Evan Soltas
May 9, 2012

Choose Your Own Adventure

Chaos in Greece edition

Do you remember what your favorite book was when you were little?

If you were a child in the Eighties or Nineties in the United States, it is quite likely that book was one of the "Choose Your Own Adventure" series. They were these fun little volume in which you would start at the beginning of a story, and as you read, you would be prompted to make decisions as the protagonist. Do you take the passage to the right in the cave, or to the left? Do you go upstairs and find the witch, or do you run away? Once you made one decision, you'd be directed to a new page further into the book, and you'd start reading until you came upon another decision -- and in this way, you would have determined the course of the plot and its ending.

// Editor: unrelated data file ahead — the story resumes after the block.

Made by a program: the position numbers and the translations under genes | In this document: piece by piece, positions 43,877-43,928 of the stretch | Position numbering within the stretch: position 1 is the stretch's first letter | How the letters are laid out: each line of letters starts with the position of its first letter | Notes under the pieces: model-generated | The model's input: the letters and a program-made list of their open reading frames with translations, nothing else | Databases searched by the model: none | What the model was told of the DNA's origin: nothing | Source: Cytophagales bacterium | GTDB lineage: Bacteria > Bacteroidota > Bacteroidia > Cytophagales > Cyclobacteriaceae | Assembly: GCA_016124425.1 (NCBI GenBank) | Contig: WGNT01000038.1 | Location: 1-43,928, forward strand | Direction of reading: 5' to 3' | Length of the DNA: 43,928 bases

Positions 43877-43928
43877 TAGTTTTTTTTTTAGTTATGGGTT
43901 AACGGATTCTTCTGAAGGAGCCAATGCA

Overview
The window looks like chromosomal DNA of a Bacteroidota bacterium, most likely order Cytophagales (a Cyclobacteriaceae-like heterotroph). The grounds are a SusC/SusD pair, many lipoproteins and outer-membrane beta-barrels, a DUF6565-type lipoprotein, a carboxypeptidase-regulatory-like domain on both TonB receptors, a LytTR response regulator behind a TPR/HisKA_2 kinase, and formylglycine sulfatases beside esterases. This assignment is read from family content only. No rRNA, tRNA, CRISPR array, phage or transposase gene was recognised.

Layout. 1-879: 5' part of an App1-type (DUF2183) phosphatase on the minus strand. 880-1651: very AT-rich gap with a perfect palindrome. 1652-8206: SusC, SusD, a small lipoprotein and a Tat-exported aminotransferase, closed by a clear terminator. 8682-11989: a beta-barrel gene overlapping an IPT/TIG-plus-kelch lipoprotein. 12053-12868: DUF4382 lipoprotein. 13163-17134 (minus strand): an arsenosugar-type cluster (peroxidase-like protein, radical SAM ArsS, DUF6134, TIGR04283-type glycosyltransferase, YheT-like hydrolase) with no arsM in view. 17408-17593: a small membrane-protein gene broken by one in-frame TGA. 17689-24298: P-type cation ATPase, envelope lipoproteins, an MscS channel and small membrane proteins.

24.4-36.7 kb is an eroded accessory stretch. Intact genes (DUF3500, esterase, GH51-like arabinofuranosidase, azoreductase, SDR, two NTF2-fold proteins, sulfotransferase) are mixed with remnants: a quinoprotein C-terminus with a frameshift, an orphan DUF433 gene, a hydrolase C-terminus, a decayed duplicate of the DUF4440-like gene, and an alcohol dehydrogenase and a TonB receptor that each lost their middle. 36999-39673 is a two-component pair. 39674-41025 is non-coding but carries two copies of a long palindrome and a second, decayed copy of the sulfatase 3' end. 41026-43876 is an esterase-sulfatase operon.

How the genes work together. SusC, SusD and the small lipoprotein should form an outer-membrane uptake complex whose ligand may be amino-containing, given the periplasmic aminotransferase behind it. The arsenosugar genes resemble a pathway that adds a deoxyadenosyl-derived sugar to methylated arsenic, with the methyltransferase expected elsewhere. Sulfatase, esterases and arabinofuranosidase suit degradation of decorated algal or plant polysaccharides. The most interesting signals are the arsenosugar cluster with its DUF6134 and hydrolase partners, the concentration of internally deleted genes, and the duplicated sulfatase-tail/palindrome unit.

I feel like Greece is in in the middle of one of these "Choose Your Own Adventure" books right now. Riot in the streets, or accept austerity quietly? Renegotiate your debt, or subjugate yourself to payment plans in perpetuity? Elect a bunch of neo-Nazis and Marxists to Parliament, or vote for the status quo?

So I am being a little bit irreverent, but not entirely unserious. As Eurozone exit becomes increasingly likely for Greece, Spain, or another troubled nation -- the likelihood such an event, as implied by the median prices of Intrade securities, has risen by double digits in the last 48 hours.I would say I've been vindicated, since I wrote twice in April that I thought that things would get abruptly worse and that Intrade was significantly underestimating the likelihood of such a Eurozone exit event -- but this is really, really not the sort of thing for which I want to be vindicated.